8. Duranton, Gilles & Puga, Diego, 2014. "The Growth of Cities," Handbook of Economic Growth, in: Philippe Aghion & Steven Durlauf (ed.),Handbook of Economic Growth, edition 1, volume 2, chapter 5, pages 781-853, Elsevier.
    9. Fulvio Castellacci & Davide Consoli & Artur Santoalha, 2018. "Technological Diversification in European Regions: The Role of E-skills," Working Papers on Innovation Studies 20181009, Centre for Technology, Innovation and Culture, University of Oslo.
    10. Antonio Accetturo & Michele Cascarano & Guido de Blasio, 2019. "Dynamics of urban growth: Italy, 1951–2011," Economia Politica: Journal of Analytical and Institutional Economics, Springer;Fondazione Edison, vol. 36(2), pages 373-398, July.
    11. Zenou, Yves, 2009. "Endogenous job destruction and job matching in cities," Journal of Urban Economics, Elsevier, vol. 65(3), pages 323-336, May.
    12. Ikeda, Kiyohrio & Onda, Mikihisa & Takayama, Yuki, 2017. "Bifurcation theory of a square lattice economy: Racetrack economy analogy in an economic geography model," MPRA Paper 78120, University Library of Munich, Germany.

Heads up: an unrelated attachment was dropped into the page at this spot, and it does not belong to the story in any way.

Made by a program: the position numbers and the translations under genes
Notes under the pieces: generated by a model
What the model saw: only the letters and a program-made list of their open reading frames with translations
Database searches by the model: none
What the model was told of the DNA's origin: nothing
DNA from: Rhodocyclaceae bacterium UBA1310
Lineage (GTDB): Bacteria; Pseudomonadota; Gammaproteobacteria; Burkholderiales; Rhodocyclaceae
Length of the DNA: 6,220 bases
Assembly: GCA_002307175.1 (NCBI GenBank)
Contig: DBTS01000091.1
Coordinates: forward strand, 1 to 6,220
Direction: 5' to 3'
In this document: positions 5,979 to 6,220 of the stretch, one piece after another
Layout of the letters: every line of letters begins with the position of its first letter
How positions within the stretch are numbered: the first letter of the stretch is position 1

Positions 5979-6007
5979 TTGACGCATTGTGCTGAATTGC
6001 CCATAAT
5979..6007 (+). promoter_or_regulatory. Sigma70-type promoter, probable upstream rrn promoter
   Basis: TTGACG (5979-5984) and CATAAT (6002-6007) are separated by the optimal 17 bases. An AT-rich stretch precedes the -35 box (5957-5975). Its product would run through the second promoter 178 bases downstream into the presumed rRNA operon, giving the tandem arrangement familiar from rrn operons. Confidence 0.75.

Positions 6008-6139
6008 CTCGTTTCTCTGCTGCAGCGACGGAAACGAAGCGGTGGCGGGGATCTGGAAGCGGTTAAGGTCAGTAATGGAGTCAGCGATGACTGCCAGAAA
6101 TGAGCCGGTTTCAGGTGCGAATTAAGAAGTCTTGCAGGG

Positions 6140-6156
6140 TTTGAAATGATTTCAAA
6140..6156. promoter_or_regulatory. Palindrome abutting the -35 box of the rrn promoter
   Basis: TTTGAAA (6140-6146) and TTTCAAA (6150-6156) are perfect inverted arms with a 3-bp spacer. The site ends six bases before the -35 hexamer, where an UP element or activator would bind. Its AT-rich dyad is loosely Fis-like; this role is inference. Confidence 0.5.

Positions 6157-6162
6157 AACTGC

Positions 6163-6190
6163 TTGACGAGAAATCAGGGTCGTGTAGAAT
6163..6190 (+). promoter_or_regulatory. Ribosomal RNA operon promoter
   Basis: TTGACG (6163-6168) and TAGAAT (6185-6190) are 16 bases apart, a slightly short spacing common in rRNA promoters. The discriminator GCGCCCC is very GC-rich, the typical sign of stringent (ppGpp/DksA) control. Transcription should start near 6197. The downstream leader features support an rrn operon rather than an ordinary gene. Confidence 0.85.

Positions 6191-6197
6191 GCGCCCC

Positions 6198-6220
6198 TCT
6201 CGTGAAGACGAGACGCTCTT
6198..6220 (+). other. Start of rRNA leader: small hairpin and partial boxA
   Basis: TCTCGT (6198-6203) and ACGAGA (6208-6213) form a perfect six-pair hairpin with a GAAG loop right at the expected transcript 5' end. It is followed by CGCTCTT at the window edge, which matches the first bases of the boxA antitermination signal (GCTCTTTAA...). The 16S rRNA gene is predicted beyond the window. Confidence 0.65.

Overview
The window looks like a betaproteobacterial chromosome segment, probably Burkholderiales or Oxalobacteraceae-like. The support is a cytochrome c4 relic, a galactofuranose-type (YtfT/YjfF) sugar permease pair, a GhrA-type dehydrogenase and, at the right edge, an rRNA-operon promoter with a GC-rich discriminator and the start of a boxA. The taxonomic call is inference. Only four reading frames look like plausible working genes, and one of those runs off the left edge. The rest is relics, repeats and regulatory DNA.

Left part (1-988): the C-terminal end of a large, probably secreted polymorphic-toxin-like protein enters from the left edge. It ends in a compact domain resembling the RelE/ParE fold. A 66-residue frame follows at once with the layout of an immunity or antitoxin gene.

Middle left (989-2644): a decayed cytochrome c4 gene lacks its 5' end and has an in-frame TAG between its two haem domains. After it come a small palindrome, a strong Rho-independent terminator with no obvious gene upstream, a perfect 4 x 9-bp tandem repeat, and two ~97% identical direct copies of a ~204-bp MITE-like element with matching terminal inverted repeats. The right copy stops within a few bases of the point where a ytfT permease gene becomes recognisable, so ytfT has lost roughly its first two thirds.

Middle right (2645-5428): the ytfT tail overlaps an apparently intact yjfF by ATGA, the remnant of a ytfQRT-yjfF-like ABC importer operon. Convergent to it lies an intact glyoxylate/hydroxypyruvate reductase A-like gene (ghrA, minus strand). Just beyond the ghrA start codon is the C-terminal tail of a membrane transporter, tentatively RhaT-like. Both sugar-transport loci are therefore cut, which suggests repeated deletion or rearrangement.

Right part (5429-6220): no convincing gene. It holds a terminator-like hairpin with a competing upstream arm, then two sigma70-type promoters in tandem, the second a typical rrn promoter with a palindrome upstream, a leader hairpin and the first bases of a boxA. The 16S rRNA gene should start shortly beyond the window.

13. Schran, Felix, 2019. "Locational Choice and Spatial Wage Inequality," IZA Discussion Papers 12660, Institute of Labor Economics (IZA).
    14. Kim, Woo-Yung & Hong, Sung Hyo, 2019. "Local employment multipliers when living and working areas are different," Economics Letters, Elsevier, vol. 175(C), pages 47-50.
    15. Glaeser, Edward L. & Rosenthal, Stuart S. & Strange, William C., 2010. "Urban economics and entrepreneurship," Journal of Urban Economics, Elsevier, vol. 67(1), pages 1-14, January.
    16. Gabriel M. Ahlfeldt & Arne Feddersen, 2010. "From periphery to core: economic adjustments to high speed rail," Working Papers 2010/38, Institut d'Economia de Barcelona (IEB).
    17. Su, Hsuan-Li, 2020. "On the city size distribution: A finite mixture interpretation," Journal of Urban Economics, Elsevier, vol. 116(C).
    18. Gilles DURANTON, 2012. "La Croissance Urbaine : Déterminismes Vs Bruit," Region et Developpement, Region et Developpement, LEAD, Universite du Sud - Toulon Var, vol. 36, pages 11-30.

    More about this item

    Keywords

    structural change; city size distribution; churning; industry turnover; urban growth; Zipf’s law;

    JEL classification:

    • O18 - Economic Development, Innovation, Technological Change, and Growth - - Economic Development - - - Urban, Rural, Regional, and Transportation Analysis; Housing; Infrastructure
    • R11 - Urban, Rural, Regional, Real Estate, and Transportation Economics - - General Regional Economics - - - Regional Economic Activity: Growth, Development, Environmental Issues, and Changes
    • R12 - Urban, Rural, Regional, Real Estate, and Transportation Economics - - General Regional Economics - - - Size and Spatial Distributions of Regional Economic Activity; Interregional Trade (economic geography)